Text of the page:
As for the script itself, it's unclear whether the hole diameter means the major or minor diameter.  If you specify the major diameter as a parameter than you could use either a circle or a point to find the center of the spiral.

You could also accommodate multi-point cutters rather easily.  Just reduce the number of turns in the spiral by the number of extra teeth in the cutter.
« Last Edit: March 30, 2015, 10:54:44 am by kvom »

Offline lloydsp

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Re: Bottom-up threading of a hole marked by a circle
« Reply #4 on: March 30, 2015, 12:35:11 pm »
Heh!  I wondered if anyone would ask that, Kvom!

Have you tried to modify the behavior of the threading plugin?

Have you tried to add a specific plunge path that guarantees the tool is centered in the hole before it plunges?

<G>

If I had the source for the threadmill plugin, I'd have never bothered.   My needs extended beyond just those two things above:  I have a plate in which some 100+ holes must be threaded.  The ability to 'connect' those individual actions into one big threading "fest" was one reason for this.  It is, after all, a very simple script -- not like a re-do of the whole threading plugin.

The hole diameter is just that... the diameter of the hole in which you'll be threading.  The threadform depth figure states how far into the wall the threads will be cut.  It's not for 'standard' threads, but for any arbitrary hole and threadform sizes.

Yes... I'll later consider the multi-point tools.  Just now, I must thread that plate.

I figured the script would be useful to folks just as an example of how to create an "extended" polyline with various features, plunges, lead-ins, etc.... not so much just for threading, which the thread mill plugin does adequately.

Thanks, all.
LLoyd
« Last Edit: March 30, 2015, 15:09:11 pm by lloydsp »
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Offline lloydsp

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Re: Bottom-up threading of a hole marked by a circle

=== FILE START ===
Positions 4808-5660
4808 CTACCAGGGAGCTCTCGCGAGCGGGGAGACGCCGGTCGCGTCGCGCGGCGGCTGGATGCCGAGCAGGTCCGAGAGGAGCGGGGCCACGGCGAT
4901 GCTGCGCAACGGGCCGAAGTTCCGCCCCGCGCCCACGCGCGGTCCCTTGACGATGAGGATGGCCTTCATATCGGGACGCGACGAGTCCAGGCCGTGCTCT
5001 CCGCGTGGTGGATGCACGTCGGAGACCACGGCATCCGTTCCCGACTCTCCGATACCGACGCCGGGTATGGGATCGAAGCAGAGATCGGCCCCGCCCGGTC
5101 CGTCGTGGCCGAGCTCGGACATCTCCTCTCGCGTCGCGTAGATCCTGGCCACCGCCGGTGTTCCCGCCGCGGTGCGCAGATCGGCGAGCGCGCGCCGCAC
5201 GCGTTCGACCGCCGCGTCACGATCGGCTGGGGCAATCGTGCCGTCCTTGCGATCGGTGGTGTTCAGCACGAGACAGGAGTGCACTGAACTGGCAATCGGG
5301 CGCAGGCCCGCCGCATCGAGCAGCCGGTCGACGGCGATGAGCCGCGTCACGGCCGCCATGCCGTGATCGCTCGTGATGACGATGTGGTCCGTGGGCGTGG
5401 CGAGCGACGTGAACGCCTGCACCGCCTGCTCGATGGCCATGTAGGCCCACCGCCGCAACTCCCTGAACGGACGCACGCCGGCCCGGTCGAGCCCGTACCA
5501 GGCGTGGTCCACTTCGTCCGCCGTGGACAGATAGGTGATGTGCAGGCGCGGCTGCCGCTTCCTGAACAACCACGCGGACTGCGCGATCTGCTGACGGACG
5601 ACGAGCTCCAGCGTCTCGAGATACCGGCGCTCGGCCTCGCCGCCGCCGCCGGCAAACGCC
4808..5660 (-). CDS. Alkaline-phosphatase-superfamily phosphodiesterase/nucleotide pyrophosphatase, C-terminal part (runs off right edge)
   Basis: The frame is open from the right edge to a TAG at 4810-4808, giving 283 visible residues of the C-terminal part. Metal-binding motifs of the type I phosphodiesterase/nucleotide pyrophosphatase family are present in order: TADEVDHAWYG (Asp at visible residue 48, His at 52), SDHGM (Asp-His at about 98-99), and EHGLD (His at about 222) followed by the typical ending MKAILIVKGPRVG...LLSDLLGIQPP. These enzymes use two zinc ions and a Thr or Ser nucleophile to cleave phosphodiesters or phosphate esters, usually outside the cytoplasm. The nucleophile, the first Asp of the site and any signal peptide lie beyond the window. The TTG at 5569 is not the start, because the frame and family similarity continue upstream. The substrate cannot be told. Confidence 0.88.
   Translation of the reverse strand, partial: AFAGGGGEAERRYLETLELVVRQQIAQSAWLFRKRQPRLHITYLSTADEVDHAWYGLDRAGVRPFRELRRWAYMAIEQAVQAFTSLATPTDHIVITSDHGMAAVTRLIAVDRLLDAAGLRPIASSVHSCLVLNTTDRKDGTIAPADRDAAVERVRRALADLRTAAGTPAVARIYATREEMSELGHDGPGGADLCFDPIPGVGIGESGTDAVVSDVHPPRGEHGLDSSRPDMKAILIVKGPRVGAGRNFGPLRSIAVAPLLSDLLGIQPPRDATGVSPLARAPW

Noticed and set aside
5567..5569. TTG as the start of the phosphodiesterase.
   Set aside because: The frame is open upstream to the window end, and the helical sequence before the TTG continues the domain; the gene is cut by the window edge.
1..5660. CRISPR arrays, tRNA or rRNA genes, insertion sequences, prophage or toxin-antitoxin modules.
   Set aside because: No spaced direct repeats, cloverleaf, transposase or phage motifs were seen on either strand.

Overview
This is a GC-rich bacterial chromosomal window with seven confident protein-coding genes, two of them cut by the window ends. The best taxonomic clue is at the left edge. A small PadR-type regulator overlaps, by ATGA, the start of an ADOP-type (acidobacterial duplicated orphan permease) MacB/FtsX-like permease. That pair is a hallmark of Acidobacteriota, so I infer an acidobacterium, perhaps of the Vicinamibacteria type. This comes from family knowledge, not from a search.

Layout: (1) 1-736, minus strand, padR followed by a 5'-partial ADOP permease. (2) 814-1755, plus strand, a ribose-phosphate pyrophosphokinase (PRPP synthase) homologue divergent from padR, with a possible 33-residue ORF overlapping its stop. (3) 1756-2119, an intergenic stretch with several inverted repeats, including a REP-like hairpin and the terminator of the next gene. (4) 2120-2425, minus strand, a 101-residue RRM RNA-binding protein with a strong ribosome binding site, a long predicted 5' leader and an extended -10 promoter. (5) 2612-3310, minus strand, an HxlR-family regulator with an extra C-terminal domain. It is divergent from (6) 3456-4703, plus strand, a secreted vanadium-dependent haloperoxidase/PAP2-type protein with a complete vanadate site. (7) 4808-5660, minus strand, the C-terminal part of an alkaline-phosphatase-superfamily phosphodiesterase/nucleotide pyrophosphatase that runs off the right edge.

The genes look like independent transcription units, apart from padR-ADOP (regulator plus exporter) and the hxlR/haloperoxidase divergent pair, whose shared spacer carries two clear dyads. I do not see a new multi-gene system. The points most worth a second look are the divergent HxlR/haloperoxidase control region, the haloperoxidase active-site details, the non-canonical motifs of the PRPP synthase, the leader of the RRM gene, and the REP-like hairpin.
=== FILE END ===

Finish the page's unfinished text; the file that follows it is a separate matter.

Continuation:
« Reply #5 on: March 30, 2015, 15:14:47 pm »
Just another note on this:

I had mentioned this a long time ago in a thread far, far away...

IF one wishes to use 'bottom-up' threading to obtain a climb finish, then with most single-point thread forming tools, you MUST use progressively-deeper passes, with each pass LESS deep than the trailing relief on the cutter tip.

Otherwise, the trailing edge of the bit will come in contact with the un-cut work before the tip cuts deeply enough to relieve it, and it will 'spring' the tool, or break the insert.

This is because of how the tangents between the tool rotation and the work walls relate;  it's not real clear unless you draw it out.   The larger the effective diameter of the threading tool as compared to the minor diameter of the threaded hole, the worse this relationship becomes.

For instance, my threading tool has only .009" relief, so in climb, that's as deeply as I can cut in one pass in climb in a hole about 125% larger than the tool's effective diameter.

If there's any question, it must be done 'top-down' with conventional milling -- most especially if you cut full-depth threads in one pass.

I will make the script work either way, for safety.

Lloyd
« Last Edit: March 30, 2015, 15:18:33 pm by lloydsp »
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Offline lloydsp

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Re: Bottom-up threading of a hole marked by a circle
« Reply #6 on: March 30, 2015, 17:59:43 pm »
I've added 'step-overs' for roughing/finishing, although right now they're limited by some hard-coding.

The roughing passes are done top-down in conventional, to avoid that back-relief problem, and the (supposedly fine) finishing pass is done bottom-up in climb.

I'll hang onto it a short while, during which I'll cut some real metal with it.

LLoyd
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Offline kvom

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Re: Bottom-up threading of a hole marked by a circle
« Reply #7 on: March 31, 2015, 03:00:25 am »
Regardless of the type of thread, major and minor diameters are common terms.  I think it would be preferable to use these terms rather than hole diameter and form depth if you want to  make it easier to use for us the masses.

With multi-pass capability it will be more efficient than the threadmill plugin, which needs a separate MOP for each pass.

Offline lloydsp

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Re: Bottom-up threading of a hole marked by a circle
« Reply #8 on: March 31, 2015, 10:40:25 am »
Well... yeah... I'm relatively familiar with the common terms used in threading!  ;D

But the user need never _know_ what the minor diameter will be; and he never specifies it, in this script.

One simply selects a circle representing the 'minor diameter', without ever knowing its diameter.  Then the script will cut the desired threadform depth from that diameter, without the user's ever knowing (or needing to know) the major diameter.

It doesn't presently, but it could very simply 1) state what the minor and major diameters will be after finishing, and 2) give hints on what a 100% thread depth should be, given the desired pitch.